The U.S. Department of Justice officials have opted to pursue a criminal contempt charge against Maricopa County Sheriff Joe Arpaio for violating a federal court’s orders in a racial-profiling case.
The move has few precedents in U.S. history, as prosecutors endorsed a federal judge’s findings that the lawman intentionally violated the judge’s orders.
Arpaio has not yet officially been charged. U.S. District Judge Susan Bolton asked the federal government to write an order to show cause, by Wednesday, for her to sign. That will serve as a charging document for the case to go forward against Arpaio only.
DOJ attorney John Keller said the government will continue to investigate additional allegations of Arpaio and three aides for concealing evidence–and therefore obstruction of justice–but will not proceed with the prosecution at this time.
Keller said the statute of limitations may have run out for other criminal contempt allegations against Arpaio and three aides.
Bolton is not sure, and asked for a pause on the statute-of-limitations clock for all sides to discuss that issue.
In August, U.S. District Judge G. Murray Snow referred Arpaio, Chief Deputy Jerry Sheridan, Capt. Steve Bailey and defense attorney Michele Iafrate to be charged with criminal contempt of court.
Arpaio’s charge stems from a December 2011 federal court order that barred his agency from enforcing federal immigration law. It is alleged that his deputies continued to do so, however, for at least 18 months thereafter.
Largely because of Arpaio’s age–he is 84–Bolton ruled that a sentencing cap of six months is appropriate on the contempt charge, virtually defining the crime as a misdemeanor.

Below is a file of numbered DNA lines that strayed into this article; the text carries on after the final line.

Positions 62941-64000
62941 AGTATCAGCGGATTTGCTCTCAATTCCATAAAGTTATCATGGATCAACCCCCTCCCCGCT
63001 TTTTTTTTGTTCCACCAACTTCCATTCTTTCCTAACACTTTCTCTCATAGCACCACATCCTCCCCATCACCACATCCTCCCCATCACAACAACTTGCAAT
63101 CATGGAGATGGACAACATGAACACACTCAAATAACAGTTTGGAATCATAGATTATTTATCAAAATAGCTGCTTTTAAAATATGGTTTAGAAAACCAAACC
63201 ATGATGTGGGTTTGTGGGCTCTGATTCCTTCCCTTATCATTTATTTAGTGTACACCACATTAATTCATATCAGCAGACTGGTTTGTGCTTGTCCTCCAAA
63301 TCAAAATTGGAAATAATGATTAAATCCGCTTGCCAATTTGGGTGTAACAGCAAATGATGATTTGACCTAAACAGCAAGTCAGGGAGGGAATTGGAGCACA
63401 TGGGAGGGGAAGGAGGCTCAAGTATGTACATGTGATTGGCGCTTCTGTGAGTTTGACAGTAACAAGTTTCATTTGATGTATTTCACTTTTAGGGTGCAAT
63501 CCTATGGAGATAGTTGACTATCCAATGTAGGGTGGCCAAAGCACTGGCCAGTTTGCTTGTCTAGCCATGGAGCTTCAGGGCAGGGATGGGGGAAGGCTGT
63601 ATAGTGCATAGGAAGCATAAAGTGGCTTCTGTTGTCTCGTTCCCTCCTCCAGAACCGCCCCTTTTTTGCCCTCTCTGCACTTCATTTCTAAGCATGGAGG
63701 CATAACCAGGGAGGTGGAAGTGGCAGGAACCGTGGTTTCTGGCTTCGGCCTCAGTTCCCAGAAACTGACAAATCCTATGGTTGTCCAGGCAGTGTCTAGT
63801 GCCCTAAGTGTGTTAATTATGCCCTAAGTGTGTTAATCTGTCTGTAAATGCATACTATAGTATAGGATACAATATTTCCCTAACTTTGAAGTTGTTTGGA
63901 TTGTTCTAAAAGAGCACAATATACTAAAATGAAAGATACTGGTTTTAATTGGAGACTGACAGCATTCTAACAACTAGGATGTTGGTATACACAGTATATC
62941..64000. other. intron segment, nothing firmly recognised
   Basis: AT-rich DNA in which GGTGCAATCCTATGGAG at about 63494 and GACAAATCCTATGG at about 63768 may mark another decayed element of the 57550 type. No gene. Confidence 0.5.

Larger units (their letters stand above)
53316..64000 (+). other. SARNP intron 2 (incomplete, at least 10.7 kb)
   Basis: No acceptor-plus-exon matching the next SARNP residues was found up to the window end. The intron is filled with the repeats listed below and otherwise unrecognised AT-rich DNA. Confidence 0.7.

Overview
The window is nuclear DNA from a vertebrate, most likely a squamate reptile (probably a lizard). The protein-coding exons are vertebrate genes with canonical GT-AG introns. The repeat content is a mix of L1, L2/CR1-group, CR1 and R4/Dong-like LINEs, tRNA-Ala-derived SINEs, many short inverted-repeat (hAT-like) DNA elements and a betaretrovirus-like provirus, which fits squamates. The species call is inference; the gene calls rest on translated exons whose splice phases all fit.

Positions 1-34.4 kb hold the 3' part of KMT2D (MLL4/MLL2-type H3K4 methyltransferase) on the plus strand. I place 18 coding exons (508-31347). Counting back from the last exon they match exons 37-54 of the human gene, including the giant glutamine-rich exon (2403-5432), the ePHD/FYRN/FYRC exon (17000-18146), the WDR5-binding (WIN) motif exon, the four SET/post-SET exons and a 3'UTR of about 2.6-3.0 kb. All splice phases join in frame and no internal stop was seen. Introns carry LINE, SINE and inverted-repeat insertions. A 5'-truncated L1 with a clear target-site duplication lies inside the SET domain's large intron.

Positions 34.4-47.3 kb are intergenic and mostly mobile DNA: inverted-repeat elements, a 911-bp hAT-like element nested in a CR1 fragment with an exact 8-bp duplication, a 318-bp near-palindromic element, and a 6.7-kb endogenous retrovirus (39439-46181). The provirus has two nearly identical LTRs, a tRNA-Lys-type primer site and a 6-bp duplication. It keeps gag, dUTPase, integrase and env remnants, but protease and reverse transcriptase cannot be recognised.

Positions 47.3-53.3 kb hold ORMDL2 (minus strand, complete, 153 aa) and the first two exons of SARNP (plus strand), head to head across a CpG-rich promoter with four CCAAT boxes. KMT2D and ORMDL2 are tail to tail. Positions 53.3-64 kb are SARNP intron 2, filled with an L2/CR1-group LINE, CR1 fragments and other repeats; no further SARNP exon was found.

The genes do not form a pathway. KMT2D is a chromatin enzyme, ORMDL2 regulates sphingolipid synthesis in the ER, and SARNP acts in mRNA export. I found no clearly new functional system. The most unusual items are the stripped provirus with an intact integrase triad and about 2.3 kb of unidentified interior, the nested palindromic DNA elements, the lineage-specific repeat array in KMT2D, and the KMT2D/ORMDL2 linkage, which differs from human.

A tentative date is set for Dec. 6. Arpaio’s attorney asked for a jury trial.
In May 2013, Snow found that Arpaio’s law-enforcement practices illegally targeted Latinos. The federal judge ordered sweeping reforms for the office, but for the three years since, the case has continued to attract controversy.
While Arpaio and his cohorts admitted violating three of Snow’s orders, they insisted the missteps were unintentional. By law, intent could mean the difference between civil and criminal contempt.
Snow found cause for both.
In May, Snow found Arpaio and three of his aides in civil contempt for ignoring the three orders. The order was monumental though not unexpected, as Arpaio and Sheridan already had admitted as much.
It wasn’t until August that Snow dealt the blow Arpaio and his attorneys had feared. Arpaio and Sheridan would be referred for charges of criminal contempt as well as perjury, for misstatements made on the stand. Bailey and Michele Iafrate, Arpaio’s former defense attorney, also were referred for criminal prosecution, but only for contempt allegations.
Bailey and Iafrate are accused of trying to withhold evidence that was ordered to be turned over to the court.